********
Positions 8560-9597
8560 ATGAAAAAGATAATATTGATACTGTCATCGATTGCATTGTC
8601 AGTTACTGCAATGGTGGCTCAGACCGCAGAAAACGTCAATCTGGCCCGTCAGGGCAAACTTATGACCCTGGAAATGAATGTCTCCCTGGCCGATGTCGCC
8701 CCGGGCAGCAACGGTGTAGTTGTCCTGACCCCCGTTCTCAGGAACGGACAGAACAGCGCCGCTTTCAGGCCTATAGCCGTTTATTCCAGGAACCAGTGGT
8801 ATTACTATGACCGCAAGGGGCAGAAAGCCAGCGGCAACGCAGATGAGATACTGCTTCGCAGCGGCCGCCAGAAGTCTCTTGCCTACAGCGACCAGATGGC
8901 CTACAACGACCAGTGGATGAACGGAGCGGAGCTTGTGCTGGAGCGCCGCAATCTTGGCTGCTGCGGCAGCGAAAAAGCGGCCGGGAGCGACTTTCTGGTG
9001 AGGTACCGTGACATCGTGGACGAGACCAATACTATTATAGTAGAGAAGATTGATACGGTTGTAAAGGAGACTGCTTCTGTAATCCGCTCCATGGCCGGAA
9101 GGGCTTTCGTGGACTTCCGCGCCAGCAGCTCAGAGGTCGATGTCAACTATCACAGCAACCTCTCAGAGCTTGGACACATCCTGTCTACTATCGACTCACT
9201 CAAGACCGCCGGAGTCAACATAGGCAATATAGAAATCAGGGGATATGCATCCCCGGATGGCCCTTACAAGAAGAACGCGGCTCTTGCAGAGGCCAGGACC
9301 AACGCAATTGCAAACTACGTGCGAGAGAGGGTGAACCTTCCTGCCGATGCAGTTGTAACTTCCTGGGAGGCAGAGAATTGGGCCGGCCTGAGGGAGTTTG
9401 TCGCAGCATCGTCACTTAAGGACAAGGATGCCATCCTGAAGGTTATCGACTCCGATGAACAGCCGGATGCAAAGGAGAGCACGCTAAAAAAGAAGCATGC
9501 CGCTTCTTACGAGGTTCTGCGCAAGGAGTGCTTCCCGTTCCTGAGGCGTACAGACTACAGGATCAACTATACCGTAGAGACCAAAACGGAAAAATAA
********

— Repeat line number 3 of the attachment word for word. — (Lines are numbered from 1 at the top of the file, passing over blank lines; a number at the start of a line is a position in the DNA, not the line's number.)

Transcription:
8601 AGTTACTGCAATGGTGGCTCAGACCGCAGAAAACGTCAATCTGGCCCGTCAGGGCAAACTTATGACCCTGGAAATGAATGTCTCCCTGGCCGATGTCGCC